Ince, however, argued that “the much more prominent position of Chinese universities than Indian ones proves that we are not simply being nice to western institutions”. He added, “In fact, India’s tradition of the English language ought to give it a big advantage over China in world higher education, but we do not see this effect at work.”
HRD Minister Kapil Sibal, though, struck an optimistic note.
“In the next ten years several of our institutes will be among the top 100 in international rankings. Without commenting on the merits and demerits of these rankings, with the reform in education systems, we should see more Indian institutes figuring on them. It should also be thought what should be adopted as a global criteria… not necessary it has to be western-style”, Sibal told The Indian Express.
Folklore may ascribe immeasurable wealth to India’s Cabinet Ministers, but going by what they have officially filed – and now made public — many of them fall way short of the anticipated riches.
Nonetheless, it is a Cabinet predominantly of crorepatis. The first among equals, Prime Minister Manmohan Singh is not the richest member of his Cabinet, but even he reports a total asset value of Rs. 4.30 crore.
Surprisingly, Finance Minister and the presumed number two, Pranab Mukherjee, is some distance away from Dr. Singh with his total assets valued at around Rs.1 crore. This is apart from the assets held by Mr. Mukherjee’s wife estimated at just under Rs. 1.5 crore. With a total asset value of around Rs.1 crore, External Affairs Minister S.M. Krishna also falls behind the Prime Minister. Mr. Krishna’s wife, Prema, owns assets worth another Rs.1 crore.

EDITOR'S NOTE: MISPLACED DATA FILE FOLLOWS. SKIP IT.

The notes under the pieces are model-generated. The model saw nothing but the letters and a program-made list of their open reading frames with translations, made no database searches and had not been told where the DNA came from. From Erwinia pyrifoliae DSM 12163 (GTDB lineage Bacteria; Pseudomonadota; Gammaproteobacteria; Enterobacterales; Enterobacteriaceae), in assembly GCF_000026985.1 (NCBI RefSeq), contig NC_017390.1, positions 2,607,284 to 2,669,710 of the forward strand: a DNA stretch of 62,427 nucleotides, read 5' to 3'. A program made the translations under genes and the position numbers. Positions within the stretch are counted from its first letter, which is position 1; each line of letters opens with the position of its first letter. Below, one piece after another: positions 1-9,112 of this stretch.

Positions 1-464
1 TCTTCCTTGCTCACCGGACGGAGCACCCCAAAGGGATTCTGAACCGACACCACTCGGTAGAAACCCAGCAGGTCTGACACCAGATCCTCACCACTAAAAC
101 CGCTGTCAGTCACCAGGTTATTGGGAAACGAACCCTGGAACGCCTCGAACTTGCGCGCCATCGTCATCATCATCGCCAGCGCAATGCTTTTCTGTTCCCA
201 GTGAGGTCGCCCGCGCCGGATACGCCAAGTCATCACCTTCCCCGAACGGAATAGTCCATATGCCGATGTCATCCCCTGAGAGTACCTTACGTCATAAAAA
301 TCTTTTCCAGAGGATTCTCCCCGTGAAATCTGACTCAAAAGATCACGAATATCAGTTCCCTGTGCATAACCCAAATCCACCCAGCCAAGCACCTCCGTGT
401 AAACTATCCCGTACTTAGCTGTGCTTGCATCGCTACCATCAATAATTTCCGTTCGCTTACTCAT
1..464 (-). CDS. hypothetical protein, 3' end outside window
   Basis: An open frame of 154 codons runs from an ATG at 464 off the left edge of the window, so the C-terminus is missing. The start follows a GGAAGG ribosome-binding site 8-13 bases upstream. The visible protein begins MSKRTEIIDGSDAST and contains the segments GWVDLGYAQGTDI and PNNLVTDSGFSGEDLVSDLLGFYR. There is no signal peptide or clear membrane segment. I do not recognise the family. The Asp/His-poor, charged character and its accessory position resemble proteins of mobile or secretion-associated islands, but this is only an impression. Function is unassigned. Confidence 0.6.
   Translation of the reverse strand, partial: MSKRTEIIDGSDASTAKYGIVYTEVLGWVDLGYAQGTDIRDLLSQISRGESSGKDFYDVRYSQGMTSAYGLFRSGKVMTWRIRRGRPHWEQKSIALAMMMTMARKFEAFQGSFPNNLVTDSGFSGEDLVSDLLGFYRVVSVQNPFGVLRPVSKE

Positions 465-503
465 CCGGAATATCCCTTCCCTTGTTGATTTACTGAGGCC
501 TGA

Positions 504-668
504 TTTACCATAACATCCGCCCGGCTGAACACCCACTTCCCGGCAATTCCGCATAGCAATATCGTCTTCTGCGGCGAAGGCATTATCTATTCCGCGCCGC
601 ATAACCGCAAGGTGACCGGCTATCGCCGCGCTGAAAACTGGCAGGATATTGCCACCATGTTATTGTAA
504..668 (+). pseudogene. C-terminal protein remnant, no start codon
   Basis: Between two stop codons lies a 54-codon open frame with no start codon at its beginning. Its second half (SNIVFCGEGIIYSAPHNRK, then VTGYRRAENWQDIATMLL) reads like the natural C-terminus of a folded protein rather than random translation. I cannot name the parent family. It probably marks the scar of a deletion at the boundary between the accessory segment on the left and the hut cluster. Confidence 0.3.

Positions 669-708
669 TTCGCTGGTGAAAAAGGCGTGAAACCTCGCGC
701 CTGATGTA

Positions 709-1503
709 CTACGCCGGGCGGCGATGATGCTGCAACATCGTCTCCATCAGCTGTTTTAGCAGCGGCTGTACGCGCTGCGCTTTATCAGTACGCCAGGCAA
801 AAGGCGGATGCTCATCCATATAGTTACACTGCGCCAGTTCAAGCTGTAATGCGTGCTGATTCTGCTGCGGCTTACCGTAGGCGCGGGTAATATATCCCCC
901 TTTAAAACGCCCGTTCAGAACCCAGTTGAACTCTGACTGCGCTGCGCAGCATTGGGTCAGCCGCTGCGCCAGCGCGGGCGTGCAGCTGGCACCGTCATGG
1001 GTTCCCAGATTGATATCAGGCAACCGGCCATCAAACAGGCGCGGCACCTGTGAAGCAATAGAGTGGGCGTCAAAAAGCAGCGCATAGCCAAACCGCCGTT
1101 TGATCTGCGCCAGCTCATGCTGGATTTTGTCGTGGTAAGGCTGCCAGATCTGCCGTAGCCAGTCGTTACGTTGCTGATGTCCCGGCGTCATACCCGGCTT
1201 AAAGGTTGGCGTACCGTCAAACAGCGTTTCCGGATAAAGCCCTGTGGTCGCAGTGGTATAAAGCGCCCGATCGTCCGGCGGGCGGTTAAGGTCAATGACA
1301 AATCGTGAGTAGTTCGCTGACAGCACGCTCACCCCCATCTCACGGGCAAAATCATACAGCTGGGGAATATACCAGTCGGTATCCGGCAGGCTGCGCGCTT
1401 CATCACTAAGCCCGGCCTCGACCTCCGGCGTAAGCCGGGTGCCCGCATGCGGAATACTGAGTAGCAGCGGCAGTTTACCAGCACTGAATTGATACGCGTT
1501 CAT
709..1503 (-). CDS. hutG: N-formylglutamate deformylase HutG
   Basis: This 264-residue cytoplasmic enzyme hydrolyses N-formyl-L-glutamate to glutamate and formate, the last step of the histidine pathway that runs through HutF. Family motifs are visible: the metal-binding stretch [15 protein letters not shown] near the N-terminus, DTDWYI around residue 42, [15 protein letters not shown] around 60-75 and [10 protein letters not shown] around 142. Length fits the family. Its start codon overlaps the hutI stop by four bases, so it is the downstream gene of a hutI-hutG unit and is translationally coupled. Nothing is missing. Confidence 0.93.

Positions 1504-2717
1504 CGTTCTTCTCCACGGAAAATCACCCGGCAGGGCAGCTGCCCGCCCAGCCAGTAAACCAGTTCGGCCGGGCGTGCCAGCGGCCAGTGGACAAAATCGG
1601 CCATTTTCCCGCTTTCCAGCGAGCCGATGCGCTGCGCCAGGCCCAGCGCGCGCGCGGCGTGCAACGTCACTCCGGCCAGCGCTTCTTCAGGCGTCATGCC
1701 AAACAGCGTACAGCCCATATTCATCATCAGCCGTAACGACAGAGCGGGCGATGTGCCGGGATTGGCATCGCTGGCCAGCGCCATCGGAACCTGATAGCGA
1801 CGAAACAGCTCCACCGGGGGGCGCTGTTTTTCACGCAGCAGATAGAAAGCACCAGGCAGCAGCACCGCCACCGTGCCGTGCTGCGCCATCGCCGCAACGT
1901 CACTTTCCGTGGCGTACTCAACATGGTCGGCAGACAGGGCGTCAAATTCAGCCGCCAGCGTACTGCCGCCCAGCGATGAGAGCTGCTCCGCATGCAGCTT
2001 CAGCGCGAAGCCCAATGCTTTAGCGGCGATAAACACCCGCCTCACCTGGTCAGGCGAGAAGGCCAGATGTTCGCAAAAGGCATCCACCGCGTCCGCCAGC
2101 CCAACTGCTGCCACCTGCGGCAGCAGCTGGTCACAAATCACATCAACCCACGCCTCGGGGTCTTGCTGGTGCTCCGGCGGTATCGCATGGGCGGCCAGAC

Union Minister for Agriculture Sharad Pawar’s statement shows him in possession of assets worth Rs. 3.9 crore with his wife Pratibha holding assets worth another Rs. 2.16 crore. Union Minister for Human Resource Development Kapil Sibal holds assets worth around Rs. 14 crore while his wife owns property worth Rs. 7 crore.
Strikingly, many of the Ministers are poorer than their spouses, among them. Home Minister Chidambaram and Petroleum Minister Murli Deora. Mr. Chidambaram has movable (shares, bank deposits, cash, jewellery etc.) and immovable assets worth Rs. 5 crore while the assets of his wife, Nalini, add up to over Rs. 7 crore. At approximately Rs. 15 crore, Mr. Deora’s assets are considerably lower than Hema Deora’s pegged at around Rs. 31 crore.
Union Minister for Road Transport and Highways Kamal Nath holds movable and immovable assets worth around Rs. 3 crore.
His wife Alka’s assets are valued at Rs. 1.5 core. Mr. Kamal Nath and his family have business interest in at least 22 firms.
The total assets of Union Minister for Commerce and Industries Anand Sharma are valued at Rs. 2.5 crore. He has not reported the assets held by his wife. Union Minister for Chemical and Fertilizers M.K. Alagiri has movable and immovable assets worth about Rs. 9 crore.
This is apart from the holdings of his wife and son worth about Rs. 6 crore.
One of the richest members of the Council of Ministers, Civil Aviation Minister Praful Patel holds immovable assets worth nearly Rs. 35 crore.
This is besides assets totalling Rs. 40 crore in the name of his wife Varsha. Minister of State for Commerce and Industry Jyotiraditya Scindia has assets estimated at over Rs. 30 crore which excludes inherited property worth crores from the royal Scindia family.
This exclusive club also has its poor members, among them Union Minister for Railways Mamata Banerjee (Rs. 6 lakh), Union Minister for Defence A.K. Antony (Rs. 1 lakh) and, surprisingly, Union Minister for Communications and IT A. Raja (Rs. 88 lakh).
The information was compiled from data obtained under the Right to Information Act by S.C. Agrawal and election affidavits filed by the Ministers.